Basiliximab: (Moderate) Patients receiving immunosuppressives along with rilonacept may be at a greater risk of developing an infection.
    Canakinumab: (Major) Concomitant use of canakinumab with other drugs that block interleukin (IL)-1, such as rilonacept, is not recommended; coadministration has not been studied and may result in additive immunosuppression and increased risk of infection.
    Certolizumab pegol: (Contraindicated) Concurrent use of rilonacept and tumor necrosis factor (TNF) modifiers is not advised, as the risk of serious infections may be increased. Although concurrent use has not been evaluated in clinical trials, an increased incidence of serious infections and neutropenia has been associated with administration of another drug that blocks IL-1 in combination with TNF inhibitors.
    Cholera Vaccine: (Moderate) Patients receiving immunosuppressant medications may have a diminished response to the live cholera vaccine. When feasible, administer indicated vaccines prior to initiating immunosuppressant medications. Counsel patients receiving immunosuppressant medications about the possibility of a diminished vaccine response and to continue to follow precautions to avoid exposure to cholera bacteria after receiving the vaccine.
    Cyclosporine: (Moderate) Patients receiving immunosuppressives along with rilonacept may be at a greater risk of developing an infection.
    Dexamethasone: (Moderate) Patients receiving immunosuppressives along with rilonacept may be at a greater risk of developing an infection.
    Etanercept: (Contraindicated) Concurrent use of rilonacept and tumor necrosis factor (TNF) modifiers is not advised, as the risk of serious infections may be increased. Although concurrent use has not been evaluated in clinical trials, an increased incidence of serious infections and neutropenia has been associated with administration of another drug that blocks IL-1 in combination with TNF inhibitors.
    Golimumab: (Contraindicated) Concurrent use of rilonacept and tumor necrosis factor (TNF) modifiers is not advised, as the risk of serious infections may be increased. Although concurrent use has not been evaluated in clinical trials, an increased incidence of serious infections and neutropenia has been associated with administration of another drug that blocks IL-1 in combination with TNF inhibitors.
    Infliximab: (Contraindicated) Concurrent use of rilonacept and tumor necrosis factor (TNF) modifiers is not advised, as the risk of serious infections may be increased. Although concurrent use has not been evaluated in clinical trials, an increased incidence of serious infections and neutropenia has been associated with administration of another drug that blocks IL-1 in combination with TNF inhibitors.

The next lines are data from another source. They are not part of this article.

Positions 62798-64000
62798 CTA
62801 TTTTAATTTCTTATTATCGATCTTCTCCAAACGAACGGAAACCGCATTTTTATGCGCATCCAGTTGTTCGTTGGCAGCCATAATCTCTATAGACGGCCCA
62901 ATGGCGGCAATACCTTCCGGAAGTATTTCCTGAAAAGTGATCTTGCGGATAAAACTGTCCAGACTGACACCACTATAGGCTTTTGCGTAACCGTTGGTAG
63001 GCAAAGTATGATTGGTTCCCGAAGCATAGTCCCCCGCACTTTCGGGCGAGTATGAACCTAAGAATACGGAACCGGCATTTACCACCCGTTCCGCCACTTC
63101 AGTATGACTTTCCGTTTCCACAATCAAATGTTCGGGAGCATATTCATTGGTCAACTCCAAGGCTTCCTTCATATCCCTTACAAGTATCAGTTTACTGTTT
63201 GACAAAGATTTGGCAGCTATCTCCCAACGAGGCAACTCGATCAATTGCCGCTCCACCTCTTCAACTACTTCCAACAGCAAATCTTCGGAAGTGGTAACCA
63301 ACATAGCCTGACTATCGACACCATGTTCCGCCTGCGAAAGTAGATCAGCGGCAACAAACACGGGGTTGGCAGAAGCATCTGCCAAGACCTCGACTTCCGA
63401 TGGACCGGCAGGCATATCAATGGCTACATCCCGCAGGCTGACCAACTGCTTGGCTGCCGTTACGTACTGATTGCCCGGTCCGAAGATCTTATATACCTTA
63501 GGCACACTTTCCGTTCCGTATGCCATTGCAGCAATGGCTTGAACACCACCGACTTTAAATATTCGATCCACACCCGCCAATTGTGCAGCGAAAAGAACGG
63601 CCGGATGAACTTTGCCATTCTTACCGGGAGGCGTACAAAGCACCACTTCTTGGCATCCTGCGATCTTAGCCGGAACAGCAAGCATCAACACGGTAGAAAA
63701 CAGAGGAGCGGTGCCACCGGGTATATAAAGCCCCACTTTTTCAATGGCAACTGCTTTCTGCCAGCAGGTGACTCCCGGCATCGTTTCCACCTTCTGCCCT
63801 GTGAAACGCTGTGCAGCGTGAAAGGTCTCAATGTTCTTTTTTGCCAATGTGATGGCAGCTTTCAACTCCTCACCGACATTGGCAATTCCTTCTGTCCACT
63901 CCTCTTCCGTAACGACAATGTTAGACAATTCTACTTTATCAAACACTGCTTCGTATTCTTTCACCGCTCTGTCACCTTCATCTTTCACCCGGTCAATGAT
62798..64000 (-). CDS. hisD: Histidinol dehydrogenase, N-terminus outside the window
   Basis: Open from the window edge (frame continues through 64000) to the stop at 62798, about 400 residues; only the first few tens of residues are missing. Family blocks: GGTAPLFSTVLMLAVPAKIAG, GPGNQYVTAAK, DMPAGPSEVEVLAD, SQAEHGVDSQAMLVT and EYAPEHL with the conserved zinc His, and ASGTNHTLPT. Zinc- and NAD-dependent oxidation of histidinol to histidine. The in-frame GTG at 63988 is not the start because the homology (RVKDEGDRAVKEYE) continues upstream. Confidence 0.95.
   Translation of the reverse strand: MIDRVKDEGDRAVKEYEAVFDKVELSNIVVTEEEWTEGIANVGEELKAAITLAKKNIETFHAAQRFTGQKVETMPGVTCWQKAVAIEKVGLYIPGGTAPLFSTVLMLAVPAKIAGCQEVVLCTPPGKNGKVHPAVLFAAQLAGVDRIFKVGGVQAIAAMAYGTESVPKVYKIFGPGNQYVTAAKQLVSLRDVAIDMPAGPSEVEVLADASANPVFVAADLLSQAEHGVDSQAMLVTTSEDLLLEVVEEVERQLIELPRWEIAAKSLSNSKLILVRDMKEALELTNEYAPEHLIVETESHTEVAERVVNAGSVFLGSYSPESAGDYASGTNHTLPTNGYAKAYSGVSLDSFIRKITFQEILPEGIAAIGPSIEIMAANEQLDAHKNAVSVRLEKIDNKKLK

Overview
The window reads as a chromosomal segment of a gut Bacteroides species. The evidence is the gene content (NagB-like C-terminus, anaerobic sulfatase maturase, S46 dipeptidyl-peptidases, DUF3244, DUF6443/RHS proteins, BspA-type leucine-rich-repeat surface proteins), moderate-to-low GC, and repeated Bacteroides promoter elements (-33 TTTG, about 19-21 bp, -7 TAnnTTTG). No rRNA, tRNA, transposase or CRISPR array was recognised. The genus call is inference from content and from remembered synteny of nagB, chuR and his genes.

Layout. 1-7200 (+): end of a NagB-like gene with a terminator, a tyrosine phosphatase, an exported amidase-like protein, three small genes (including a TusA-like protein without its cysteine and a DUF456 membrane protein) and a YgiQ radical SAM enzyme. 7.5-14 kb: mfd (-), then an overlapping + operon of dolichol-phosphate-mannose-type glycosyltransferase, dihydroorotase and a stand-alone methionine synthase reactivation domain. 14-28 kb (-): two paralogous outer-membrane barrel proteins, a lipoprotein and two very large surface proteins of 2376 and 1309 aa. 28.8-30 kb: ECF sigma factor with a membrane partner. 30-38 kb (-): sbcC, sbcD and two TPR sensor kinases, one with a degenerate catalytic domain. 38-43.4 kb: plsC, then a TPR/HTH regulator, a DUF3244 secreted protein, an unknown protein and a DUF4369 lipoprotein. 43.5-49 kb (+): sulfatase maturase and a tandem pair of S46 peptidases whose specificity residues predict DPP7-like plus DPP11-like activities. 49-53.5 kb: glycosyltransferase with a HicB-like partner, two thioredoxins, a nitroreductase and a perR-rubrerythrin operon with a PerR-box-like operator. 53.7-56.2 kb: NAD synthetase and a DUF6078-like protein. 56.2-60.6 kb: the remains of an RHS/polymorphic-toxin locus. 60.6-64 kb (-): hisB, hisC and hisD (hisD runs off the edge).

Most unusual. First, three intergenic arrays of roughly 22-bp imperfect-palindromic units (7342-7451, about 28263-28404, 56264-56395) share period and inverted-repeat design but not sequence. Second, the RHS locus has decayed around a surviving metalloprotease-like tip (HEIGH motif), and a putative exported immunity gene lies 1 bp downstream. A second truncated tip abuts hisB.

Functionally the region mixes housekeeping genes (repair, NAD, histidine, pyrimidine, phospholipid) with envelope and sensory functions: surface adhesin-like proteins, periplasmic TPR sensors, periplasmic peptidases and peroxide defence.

Intranasal Influenza Vaccine: (Contraindicated) Do not administer live vaccines to a patient who is receiving rilonacept. No data are available regarding the use of live vaccines during rilonacept treatment. Live virus vaccines should generally not be administered to an immunosuppressed patient. Live virus vaccines may induce the illness they are intended to prevent and are generally contraindicated for use during immunosuppressive treatment. The immune response of the immunocompromised patient to vaccines may be decreased, even despite alternate vaccination schedules or more frequent booster doses. If immunization is necessary, choose an alternative to live vaccination, or, consider a delay or change in the immunization schedule. Practitioners should refer to the most recent CDC guidelines regarding vaccination of patients who are receiving drugs that adversely affect the immune system.
    Live Vaccines: (Contraindicated) Do not administer live vaccines to a patient who is receiving rilonacept. No data are available regarding the use of live vaccines during rilonacept treatment. Live virus vaccines should generally not be administered to an immunosuppressed patient. Live virus vaccines may induce the illness they are intended to prevent and are generally contraindicated for use during immunosuppressive treatment. The immune response of the immunocompromised patient to vaccines may be decreased, even despite alternate vaccination schedules or more frequent booster doses. If immunization is necessary, choose an alternative to live vaccination, or, consider a delay or change in the immunization schedule. Practitioners should refer to the most recent CDC guidelines regarding vaccination of patients who are receiving drugs that adversely affect the immune system.